Tuesday, August 16, 2011

QR lesson #2–Not tooooo much information, please!

Earlier, I wrote a post talking about how it was easy to make a QR code by going to a place like QRstuff.com and just pasting in your address or information, and then out comes the code. The other option was to go to is.gd and, after pasting in the address and converting it, just hit the little "Make this into a QR code" link, and out comes the code, which you can easily download, print, or embed anywhere you want. Now, it looks like Google enters into the running of awesome QR code creators with its URL shortener, Goo.gl. I'll talk about that in a future post.

Before we do that, though, I want to get across one point about QRs—they cannot contain unlimited information. Each character you add into the code makes the code more complex. This isn't bad for the most part, but at some point, the code can become too complex for your device to read. For example, on Wikipedia's page about QR codes, they have 6 code samples. With your own QR reader, scan in the following samples (from left to right):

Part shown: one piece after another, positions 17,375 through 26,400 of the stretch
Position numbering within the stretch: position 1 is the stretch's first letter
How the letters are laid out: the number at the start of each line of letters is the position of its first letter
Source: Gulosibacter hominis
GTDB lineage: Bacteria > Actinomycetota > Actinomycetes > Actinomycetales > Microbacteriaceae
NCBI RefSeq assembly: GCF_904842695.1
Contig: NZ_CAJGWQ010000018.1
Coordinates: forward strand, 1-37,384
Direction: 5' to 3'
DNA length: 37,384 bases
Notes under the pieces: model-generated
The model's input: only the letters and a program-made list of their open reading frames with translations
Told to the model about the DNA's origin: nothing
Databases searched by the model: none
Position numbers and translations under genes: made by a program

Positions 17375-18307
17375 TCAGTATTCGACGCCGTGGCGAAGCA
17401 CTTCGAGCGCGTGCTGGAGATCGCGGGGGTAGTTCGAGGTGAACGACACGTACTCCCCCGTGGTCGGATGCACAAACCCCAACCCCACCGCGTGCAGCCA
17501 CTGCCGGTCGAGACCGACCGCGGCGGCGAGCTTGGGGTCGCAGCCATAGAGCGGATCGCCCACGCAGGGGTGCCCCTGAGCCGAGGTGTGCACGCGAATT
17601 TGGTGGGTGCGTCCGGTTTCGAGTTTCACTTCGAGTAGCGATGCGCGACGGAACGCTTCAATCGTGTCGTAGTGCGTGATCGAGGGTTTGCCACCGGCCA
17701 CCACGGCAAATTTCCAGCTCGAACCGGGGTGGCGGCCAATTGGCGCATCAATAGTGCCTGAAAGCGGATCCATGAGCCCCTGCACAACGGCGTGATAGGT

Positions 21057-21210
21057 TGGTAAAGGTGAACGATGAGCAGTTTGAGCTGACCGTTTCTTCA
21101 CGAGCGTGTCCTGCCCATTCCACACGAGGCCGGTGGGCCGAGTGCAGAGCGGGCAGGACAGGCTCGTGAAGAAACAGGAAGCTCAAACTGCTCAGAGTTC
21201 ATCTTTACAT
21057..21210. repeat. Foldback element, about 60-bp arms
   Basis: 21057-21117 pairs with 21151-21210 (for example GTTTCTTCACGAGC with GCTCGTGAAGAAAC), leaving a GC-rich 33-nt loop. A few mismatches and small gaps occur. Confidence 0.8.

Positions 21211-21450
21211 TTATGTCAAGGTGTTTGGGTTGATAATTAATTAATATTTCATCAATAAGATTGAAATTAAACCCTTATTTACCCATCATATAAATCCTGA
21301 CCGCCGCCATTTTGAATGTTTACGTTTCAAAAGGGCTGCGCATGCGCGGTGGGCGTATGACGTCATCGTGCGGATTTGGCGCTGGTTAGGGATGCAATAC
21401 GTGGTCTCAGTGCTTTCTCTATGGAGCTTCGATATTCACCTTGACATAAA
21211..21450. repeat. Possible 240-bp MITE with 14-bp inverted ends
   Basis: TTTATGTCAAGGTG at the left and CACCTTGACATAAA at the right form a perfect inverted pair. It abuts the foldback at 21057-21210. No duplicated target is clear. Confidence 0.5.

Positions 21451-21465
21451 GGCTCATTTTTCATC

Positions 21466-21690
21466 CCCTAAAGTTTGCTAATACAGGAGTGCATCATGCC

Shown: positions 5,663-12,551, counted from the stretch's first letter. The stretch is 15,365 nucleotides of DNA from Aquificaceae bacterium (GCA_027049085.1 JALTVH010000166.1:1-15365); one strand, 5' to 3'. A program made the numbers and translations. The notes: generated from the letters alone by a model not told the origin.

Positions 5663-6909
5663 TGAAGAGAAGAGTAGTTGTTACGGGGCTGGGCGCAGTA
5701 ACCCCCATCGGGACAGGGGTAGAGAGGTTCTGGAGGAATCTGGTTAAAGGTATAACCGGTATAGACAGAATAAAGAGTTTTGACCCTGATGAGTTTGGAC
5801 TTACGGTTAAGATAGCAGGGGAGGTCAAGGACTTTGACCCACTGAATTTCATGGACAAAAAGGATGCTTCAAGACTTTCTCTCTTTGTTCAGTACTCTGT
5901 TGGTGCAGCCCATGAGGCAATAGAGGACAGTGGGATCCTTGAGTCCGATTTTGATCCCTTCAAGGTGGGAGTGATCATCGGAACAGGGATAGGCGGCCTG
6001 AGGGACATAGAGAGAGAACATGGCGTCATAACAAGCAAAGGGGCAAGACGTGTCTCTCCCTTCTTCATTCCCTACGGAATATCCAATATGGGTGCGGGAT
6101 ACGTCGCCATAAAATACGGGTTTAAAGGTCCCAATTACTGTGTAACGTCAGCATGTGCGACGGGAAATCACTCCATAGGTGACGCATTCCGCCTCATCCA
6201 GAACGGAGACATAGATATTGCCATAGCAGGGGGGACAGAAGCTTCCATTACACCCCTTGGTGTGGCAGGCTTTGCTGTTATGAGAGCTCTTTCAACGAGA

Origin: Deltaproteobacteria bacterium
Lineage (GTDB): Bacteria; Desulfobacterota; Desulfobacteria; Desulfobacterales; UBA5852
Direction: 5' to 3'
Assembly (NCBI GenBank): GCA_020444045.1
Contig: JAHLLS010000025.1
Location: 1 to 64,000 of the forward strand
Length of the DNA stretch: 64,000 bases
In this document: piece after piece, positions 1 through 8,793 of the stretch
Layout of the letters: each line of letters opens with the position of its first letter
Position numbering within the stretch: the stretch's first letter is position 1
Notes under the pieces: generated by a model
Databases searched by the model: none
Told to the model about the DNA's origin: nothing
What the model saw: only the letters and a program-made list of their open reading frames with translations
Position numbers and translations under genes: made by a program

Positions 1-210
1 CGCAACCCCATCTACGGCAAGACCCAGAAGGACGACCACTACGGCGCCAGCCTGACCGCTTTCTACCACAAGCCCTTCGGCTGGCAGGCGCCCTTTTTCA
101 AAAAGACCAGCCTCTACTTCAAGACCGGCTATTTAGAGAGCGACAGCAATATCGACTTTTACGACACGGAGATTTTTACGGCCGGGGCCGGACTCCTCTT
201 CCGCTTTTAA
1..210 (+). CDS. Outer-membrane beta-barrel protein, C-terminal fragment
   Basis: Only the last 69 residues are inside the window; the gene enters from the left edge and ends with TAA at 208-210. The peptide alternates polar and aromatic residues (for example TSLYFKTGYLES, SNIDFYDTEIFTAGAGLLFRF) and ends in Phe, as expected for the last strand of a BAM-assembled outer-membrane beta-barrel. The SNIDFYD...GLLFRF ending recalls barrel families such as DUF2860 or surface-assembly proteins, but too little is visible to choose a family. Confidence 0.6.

Were you able to read each code? If you were like me, using your iPad and a program like Scan, you could only scan up to #4. That's because there's so much information in #5 and #6 that you're iPad (or Android or iPhone or whatever) freaks out and quits. This means that if you're giving someone an address like this:

you're QR reader isn't going to be able to read it. This is why you want to run it through a URL shortener. is.gd will change your address from that (above) to this:
Pretty cool, huh? By the way, now try scanning in the codes, too. No problem with the bottom one, right? But no go with the top one, probably.

The point is this: before you start handing out really long web addresses or documents via QR, keep in mind that this technology is not just a magic bullet—you've got to plan out ahead of time how you're going to use them. The smartest habit to get into is just shortening all links, even if they'll naturally fit into the QR code—this way, you'll know that they're condensed into a format they'll easily be accessed.

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